The heartbroken mother of a professional water skier who died in a watersports competition in Victoria had pleaded with her son to finish the race safely.
Truck driver Luke Wentworth, aged in his 40s, died after suffering catastrophic injuries in the first hour of Southern 80 in Moama on Sunday morning.
The world-famous ski event started at 9am but was canceled at 10am after Wentworth fell into the Murray River between Echuca and Moama.
It is understood the speedboat towing Mr Wentworth was traveling at high speed when it turned a sharp bend, sending Mr Wentworth into a tree.
Gassa Ski Race Team, owned by Mr. Wentworth, shared photos of the team preparing for the Southern 80 in the days leading up to the event.
Mr Wentworth’s mother Annie shared a disturbing warning beneath the post.
Luke Wentworth (pictured), aged in his 40s, died during the Southern 80 water skiing event on Sunday morning.
It is understood the speedboat towing Mr Wentworth (pictured) was traveling at high speed when it turned a sharp bend, sending Mr Wentworth into a tree.
“Please reach the finish line in one piece,” he wrote.
Another of Gassa’s teammates responded to the worried mother and promised to “take care” of Mr Wentworth, adding that the team’s main goal was simply to finish the race.
Ms. Wentworth responded that she had hoped to accompany the team, but was likely unable to attend due to her plans to fly to Vietnam on Tuesday.
The Facebook post has since been removed from the social media platform.
Mr Wentworth’s devastated sister Bree McNair confirmed his death “with a very heavy heart and deep sadness” in a post on her team page on Sunday night.
“Our family is absolutely devastated and trying to come to terms with the sudden and tragic loss of our beloved son, brother, brother-in-law and uncle,” he wrote.
“Our hearts are broken not only for our family but for the entire Gassa Ski racing team and we ask for your privacy and understanding at this very emotional and difficult time.”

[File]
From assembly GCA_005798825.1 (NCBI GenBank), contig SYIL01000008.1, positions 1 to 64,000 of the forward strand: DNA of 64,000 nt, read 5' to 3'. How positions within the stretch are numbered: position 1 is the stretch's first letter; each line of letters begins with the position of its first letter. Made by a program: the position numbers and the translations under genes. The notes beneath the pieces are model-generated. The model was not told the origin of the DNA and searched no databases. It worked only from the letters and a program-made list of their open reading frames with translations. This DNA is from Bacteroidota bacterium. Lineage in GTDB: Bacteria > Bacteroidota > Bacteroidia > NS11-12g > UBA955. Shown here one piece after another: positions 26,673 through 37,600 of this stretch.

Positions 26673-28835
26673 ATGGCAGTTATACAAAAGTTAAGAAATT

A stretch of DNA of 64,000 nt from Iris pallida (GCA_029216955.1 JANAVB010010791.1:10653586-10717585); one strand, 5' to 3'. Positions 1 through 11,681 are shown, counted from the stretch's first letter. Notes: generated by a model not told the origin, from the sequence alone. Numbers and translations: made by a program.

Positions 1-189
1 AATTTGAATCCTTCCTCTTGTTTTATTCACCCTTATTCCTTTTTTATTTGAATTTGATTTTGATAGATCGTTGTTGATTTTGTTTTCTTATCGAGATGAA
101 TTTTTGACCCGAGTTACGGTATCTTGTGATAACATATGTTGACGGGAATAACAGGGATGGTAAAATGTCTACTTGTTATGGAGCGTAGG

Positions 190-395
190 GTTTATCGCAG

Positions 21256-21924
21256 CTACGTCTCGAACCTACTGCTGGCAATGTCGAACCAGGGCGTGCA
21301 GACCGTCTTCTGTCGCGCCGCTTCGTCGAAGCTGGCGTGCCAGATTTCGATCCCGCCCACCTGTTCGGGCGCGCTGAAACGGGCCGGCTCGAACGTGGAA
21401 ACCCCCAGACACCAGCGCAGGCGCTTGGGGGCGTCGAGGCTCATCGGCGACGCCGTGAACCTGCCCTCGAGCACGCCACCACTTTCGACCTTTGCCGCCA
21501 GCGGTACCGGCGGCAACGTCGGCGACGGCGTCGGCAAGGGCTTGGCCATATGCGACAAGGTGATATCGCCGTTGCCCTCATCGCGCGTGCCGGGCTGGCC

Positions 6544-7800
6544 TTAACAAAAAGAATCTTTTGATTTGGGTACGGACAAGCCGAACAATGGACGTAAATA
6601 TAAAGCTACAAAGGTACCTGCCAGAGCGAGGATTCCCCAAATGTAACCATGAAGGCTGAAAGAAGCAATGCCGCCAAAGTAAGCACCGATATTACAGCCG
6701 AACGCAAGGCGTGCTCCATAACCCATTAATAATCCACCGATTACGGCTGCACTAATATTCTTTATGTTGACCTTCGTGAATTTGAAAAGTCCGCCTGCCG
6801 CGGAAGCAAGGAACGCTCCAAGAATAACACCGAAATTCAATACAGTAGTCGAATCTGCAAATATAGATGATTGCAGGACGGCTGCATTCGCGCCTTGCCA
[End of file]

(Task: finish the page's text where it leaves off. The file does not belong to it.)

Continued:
Friends have remembered Mr Wentworth as “beautiful”, “generous” and an “amazing guy”.
Mr Wentworth’s friend Kane Maskell described him as “a great friend to many”.
“He was a very peaceful and kind-hearted guy. He spent his time doing what he loved,” he said.
‘I once told him that I was crazy about (skiing) and that I felt like it was like trying to hang on to a rocket with a piece of rope tied to it.
“He replied, ‘I love it and I’ve wanted to do it since I was a kid.’
Mr Wentworth’s mother (pictured) had urged him to return from the race “in one piece”.
Police confirmed that they are investigating the fatal incident (pictured, officers at the scene of the accident)
The Southern 80 is regarded as one of the biggest water skiing events in the world, with contenders traveling from across Australia and from New Zealand, Great Britain and the United States.
Tens of thousands of attendees and participants flocked to Moama and Eucha with events taking place on Fridays, Saturdays and Sundays.
However, Southern 80 organizers canceled the weekend’s festivities after Wentworth could not be revived on Sunday morning.
He was the seventh person to die during the event since 1987.
In recent years, David Morabito, 50, from New South Wales, was knocked unconscious from the Murray in 2017 after his speedboat capsized during the race.
In 2010, a 41-year-old Melbourne man died after he and another skier collided during a race.
Another New South Wales man, aged 38, died at the 2006 event after falling from the sky at high speed and suffering fatal head injuries during practice.
Moama Water Sports Club president Steve Shipp confirmed the club is co-operating with NSW Police and NSW Shipping.
“As a ski racing family, we are here to support the affected family and team members, as well as the ski racing community at large, at this terribly sad time,” Shipp said.
Wentworth (above right with his Gassa teammates) has been remembered as an “amazing guy.”
Moama Police Chief Inspector Paul Haggett confirmed police are investigating the fatal incident.
“This will affect the community for months to come, long after everyone has gone home,” he said.
Investigators asked anyone who captured images or photographs of the incident to contact police.